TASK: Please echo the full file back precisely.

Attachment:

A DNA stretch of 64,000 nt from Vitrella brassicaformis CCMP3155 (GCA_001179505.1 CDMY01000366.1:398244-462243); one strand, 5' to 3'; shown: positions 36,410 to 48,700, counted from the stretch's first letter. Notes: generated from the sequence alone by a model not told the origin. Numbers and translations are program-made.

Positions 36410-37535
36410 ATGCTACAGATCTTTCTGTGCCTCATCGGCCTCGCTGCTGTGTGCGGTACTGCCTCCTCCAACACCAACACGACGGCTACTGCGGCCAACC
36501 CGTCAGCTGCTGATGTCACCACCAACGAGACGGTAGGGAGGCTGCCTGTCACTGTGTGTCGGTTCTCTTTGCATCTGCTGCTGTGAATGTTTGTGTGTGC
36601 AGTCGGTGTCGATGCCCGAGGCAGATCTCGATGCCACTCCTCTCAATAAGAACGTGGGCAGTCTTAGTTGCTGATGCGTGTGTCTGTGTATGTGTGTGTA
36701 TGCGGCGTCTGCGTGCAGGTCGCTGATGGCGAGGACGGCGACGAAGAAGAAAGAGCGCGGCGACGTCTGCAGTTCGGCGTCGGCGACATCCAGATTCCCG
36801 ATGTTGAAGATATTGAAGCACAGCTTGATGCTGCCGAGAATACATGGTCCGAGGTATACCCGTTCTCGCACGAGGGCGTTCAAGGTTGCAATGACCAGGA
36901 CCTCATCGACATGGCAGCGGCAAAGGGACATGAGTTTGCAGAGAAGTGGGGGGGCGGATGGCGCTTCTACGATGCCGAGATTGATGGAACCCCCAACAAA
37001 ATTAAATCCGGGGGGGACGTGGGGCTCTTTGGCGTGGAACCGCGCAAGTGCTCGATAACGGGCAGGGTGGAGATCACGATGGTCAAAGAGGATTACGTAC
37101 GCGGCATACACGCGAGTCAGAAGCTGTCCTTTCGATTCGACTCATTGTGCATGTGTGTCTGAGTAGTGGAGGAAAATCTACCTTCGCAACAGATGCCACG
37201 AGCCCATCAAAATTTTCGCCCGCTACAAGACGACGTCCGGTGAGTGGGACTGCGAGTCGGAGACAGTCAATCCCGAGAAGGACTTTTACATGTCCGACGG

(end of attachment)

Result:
A DNA stretch of 64,000 nt from Vitrella brassicaformis CCMP3155 (GCA_001179505.1 CDMY01000366.1:398244-462243); one strand, 5' to 3'; shown: positions 36,410 to 48,700, counted from the stretch's first letter. Notes: generated from the sequence alone by a model not told the origin. Numbers and translations are program-made.

Positions 36410-37535
36410 ATGCTACAGATCTTTCTGTGCCTCATCGGCCTCGCTGCTGTGTGCGGTACTGCCTCCTCCAACACCAACACGACGGCTACTGCGGCCAACC
36501 CGTCAGCTGCTGATGTCACCACCAACGAGACGGTAGGGAGGCTGCCTGTCACTGTGTGTCGGTTCTCTTTGCATCTGCTGCTGTGAATGTTTGTGTGTGC
36601 AGTCGGTGTCGATGCCCGAGGCAGATCTCGATGCCACTCCTCTCAATAAGAACGTGGGCAGTCTTAGTTGCTGATGCGTGTGTCTGTGTATGTGTGTGTA
36701 TGCGGCGTCTGCGTGCAGGTCGCTGATGGCGAGGACGGCGACGAAGAAGAAAGAGCGCGGCGACGTCTGCAGTTCGGCGTCGGCGACATCCAGATTCCCG
36801 ATGTTGAAGATATTGAAGCACAGCTTGATGCTGCCGAGAATACATGGTCCGAGGTATACCCGTTCTCGCACGAGGGCGTTCAAGGTTGCAATGACCAGGA
36901 CCTCATCGACATGGCAGCGGCAAAGGGACATGAGTTTGCAGAGAAGTGGGGGGGCGGATGGCGCTTCTACGATGCCGAGATTGATGGAACCCCCAACAAA
37001 ATTAAATCCGGGGGGGACGTGGGGCTCTTTGGCGTGGAACCGCGCAAGTGCTCGATAACGGGCAGGGTGGAGATCACGATGGTCAAAGAGGATTACGTAC
37101 GCGGCATACACGCGAGTCAGAAGCTGTCCTTTCGATTCGACTCATTGTGCATGTGTGTCTGAGTAGTGGAGGAAAATCTACCTTCGCAACAGATGCCACG
37201 AGCCCATCAAAATTTTCGCCCGCTACAAGACGACGTCCGGTGAGTGGGACTGCGAGTCGGAGACAGTCAATCCCGAGAAGGACTTTTACATGTCCGACGG